Wednesday, July 17, 2013

Welton Gaddy and Barry Lynn on Religious Right and Religious Freedom: "Right to Do What They Want, Whenever They Want, Wherever They Want"

And talk about obscene inversion of moral narratives (I'm referring here to what I've just posted about the Trayvon Martin story): at Talk to Action, Fred Clarkson offers an excerpt from commentary about the religious freedom debate in the U.S. recently published by C. Welton Gaddy and Barry Lynn at Religion News Service. Gaddy and Lynn point out that, though there is absolutely no evidence at all that anyone is seeking to snatch religious freedom away from members of the Christian right, their rallying cry has now become that they are an embattled minority threatened by a bullying secular mainstream.

But as Gaddy and Lynn also point out, what this rallying cry is really all about is a kind of inversion of the narrative of bullying--it's a demand on the part of Christian conservatives that they have the unrestricted right to impose their beliefs on the rest of society. Just because. Because Jesus

And so Gaddy and Lynn conclude:

The far right is making a concerted effort to redefine religious freedom as a catch-all concept that gives "authentic" Christians the right to do what they want, whenever they want, wherever they want. They seek to use positions of authority -- including in the military -- as platforms to proselytize their faith while seeking to limit the ability of people of other faiths to take a different perspective. When challenged, they present themselves as victims or martyrs and claim the mantle of religious freedom as the ultimate defense.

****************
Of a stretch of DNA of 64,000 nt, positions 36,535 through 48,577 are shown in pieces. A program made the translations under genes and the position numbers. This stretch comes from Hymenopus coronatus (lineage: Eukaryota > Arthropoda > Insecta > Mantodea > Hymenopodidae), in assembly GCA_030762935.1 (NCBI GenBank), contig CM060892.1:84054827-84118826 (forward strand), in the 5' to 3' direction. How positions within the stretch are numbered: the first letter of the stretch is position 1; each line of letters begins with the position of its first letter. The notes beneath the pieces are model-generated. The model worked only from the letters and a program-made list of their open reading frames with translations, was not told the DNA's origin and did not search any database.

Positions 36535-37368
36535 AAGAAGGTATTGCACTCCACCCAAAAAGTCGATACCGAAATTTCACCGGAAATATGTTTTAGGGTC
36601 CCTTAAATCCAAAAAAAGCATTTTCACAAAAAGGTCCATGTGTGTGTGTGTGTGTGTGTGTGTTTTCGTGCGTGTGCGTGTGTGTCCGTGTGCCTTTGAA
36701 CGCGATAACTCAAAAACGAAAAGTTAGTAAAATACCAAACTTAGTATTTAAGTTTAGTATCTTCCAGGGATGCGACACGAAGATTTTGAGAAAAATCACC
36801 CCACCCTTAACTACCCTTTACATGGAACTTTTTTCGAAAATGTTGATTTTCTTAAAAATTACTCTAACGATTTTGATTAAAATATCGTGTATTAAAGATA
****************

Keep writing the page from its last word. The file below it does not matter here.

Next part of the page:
It's important to note, I think, that at the very forefront of this new strategy which seeks to invert the religious freedom narrative, so that the demand to impose sectarian religious ideas on a majority who do not adhere to those ideas in a pluralistic secular democracy becomes a narrative about threats to religious freedom--at the very forefront of this new strategy are the U.S. Catholic bishops and their intellectual gurus, including people like Robert P. George. This is to say that the U.S. bishops and folks like Robert P. George have now assumed a leadership role in the American religious right, and are guiding its strategy and arguments at a very fundamental level.

And Americans concerned about the future of the pluralistic secular democracy, and about maintaining the line separating church from state, need to monitor these developments very closely.

The graphic is from a Washington Post article by Anthony Stevens-Arroyo discussing the 2012 Fortnight for Freedom and the tour of the Nuns on the Bus.

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